In the Helsinki neighbourhood of Munkkiniemi, even the very form of the atelier, with its amphitheatre-like space, converged on the key figure of the actor/master/high priest. Nor was work activity exempt from the rituals and rules of a monastic community, whose members were required to wear formal dress and forbidden to wear beards. Above all, the spaces dedicated to work — none, however, reserved exclusively for the Maestro —, meetings, display of models, as well as the tavern and garden, were settings for the perpetuation of a myth. This myth was constructed and maintained not only thanks to the devotion of the Maestro's followers, but also to the faith that he was able to place in his employees. Aalto would say, "remember, when I'm away, you're Alvar Aalto," but would later reject formal solutions that were not to his liking.
Like Mies' students at the Bauhaus and in Chicago or Wright's apprentices at Taliesin, members of the Aalto atelier were trained during an apprenticeship, a practice already firmly established by the Academy: learning by copying the master
Harry Charrington e Vezio Nava, <em>Alvar Aalto. The Mark of the Hand</em>,  Rakennustieto, Helsinki, 2011, page detail. <em>Baker House Dormitory</em>, MIT, Cambridge, 1946-49
Harry Charrington e Vezio Nava, Alvar Aalto. The Mark of the Hand , Rakennustieto, Helsinki, 2011, page detail. Baker House Dormitory , MIT, Cambridge, 1946-49
Wary of teamwork, Aalto posed himself as the undisputed leader of a rather well-mixed orchestra; his despotism, vulgarity, bragging and even cruelty, especially under the influence of alcohol, was sometimes tolerated, later to become a recollection in many conversations. Here, it is neither important to know that he toasted Le Corbusier's death so that he became "the best architect in the world," nor to see Aalto's other human miseries and grandeurs. After all, much of his hypertrophic and glossy bibliography is, unfortunately, based only on these episodes.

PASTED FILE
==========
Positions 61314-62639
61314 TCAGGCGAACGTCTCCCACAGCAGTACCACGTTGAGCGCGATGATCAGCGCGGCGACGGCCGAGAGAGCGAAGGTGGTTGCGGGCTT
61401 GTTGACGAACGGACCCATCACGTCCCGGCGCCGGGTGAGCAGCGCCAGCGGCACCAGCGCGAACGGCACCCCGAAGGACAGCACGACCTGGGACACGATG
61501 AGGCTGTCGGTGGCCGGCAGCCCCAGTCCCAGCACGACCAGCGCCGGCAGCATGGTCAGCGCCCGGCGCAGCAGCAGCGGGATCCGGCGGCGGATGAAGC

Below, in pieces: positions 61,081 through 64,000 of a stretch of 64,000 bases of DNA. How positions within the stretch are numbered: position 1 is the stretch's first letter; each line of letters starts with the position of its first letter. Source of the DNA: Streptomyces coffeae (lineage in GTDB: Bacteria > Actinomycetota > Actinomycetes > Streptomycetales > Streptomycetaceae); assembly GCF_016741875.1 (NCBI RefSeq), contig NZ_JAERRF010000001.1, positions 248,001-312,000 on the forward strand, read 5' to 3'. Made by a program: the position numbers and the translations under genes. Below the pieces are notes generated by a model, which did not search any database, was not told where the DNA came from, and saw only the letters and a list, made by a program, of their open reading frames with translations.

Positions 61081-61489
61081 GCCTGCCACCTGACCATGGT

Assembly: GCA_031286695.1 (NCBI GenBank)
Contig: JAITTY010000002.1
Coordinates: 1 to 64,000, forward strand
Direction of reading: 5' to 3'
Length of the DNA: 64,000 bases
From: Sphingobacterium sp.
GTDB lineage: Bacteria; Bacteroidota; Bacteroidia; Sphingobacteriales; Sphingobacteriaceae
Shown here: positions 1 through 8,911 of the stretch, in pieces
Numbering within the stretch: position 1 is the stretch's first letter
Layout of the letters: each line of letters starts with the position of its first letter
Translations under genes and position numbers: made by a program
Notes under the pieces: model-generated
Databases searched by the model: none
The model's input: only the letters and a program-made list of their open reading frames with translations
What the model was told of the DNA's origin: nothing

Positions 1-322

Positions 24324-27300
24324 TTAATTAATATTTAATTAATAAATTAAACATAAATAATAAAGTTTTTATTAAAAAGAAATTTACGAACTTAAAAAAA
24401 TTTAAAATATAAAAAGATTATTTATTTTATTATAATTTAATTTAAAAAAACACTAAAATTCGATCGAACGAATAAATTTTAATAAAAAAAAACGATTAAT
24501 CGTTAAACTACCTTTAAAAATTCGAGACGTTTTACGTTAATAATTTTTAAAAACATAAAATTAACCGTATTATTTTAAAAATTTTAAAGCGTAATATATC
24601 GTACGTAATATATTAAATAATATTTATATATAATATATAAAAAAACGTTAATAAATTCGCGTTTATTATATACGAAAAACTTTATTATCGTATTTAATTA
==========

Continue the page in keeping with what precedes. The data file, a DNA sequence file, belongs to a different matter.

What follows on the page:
Harry Charrington e Vezio Nava, <em>Alvar Aalto. The Mark of the Hand</em>, Rakennustieto, Helsinki, 2011, page detail. Left, Helsinki University of Technology, Otaniemi, 1948-64, view of main auditorium with timber wall relief. Right, Nordic Bank Extension, Helsinki, 1960-65, marble wall relief depicting the landscape and development of southeast Finland
Harry Charrington e Vezio Nava, Alvar Aalto. The Mark of the Hand , Rakennustieto, Helsinki, 2011, page detail. Left, Helsinki University of Technology, Otaniemi, 1948-64, view of main auditorium with timber wall relief. Right, Nordic Bank Extension, Helsinki, 1960-65, marble wall relief depicting the landscape and development of southeast Finland
What this book on Alvar Aalto illuminates is not only the personalities, the office's atmosphere, the working conditions (including union pay) or the era's context against the backdrop of considerable numbers of works that have rarely been studied by Aalto historians, but, and I might say for the first time, it sheds light both on how a work of architecture is conceived (from sketches, even by employees — some of which are reproduced in the book — to working drawings always studied in models) as well as on the importance and sometimes decisive role of his partners and small staff in the results achieved, not to mention the great specialization of his artisans.

And here is where one of the difficult tasks of future historical research can be identified: separating Aalto's work from that of his collaborators. A new edition of the Maestro's drawings could thus become smaller and more reliable. After I read the book with great curiosity and interest — and I can recommend the volume to architecture students because of its new information and importance —, I was struck by a nagging doubt: in my freshman year, was I trying to imitate my friend Nava's sketches instead of Aalto's? aaltino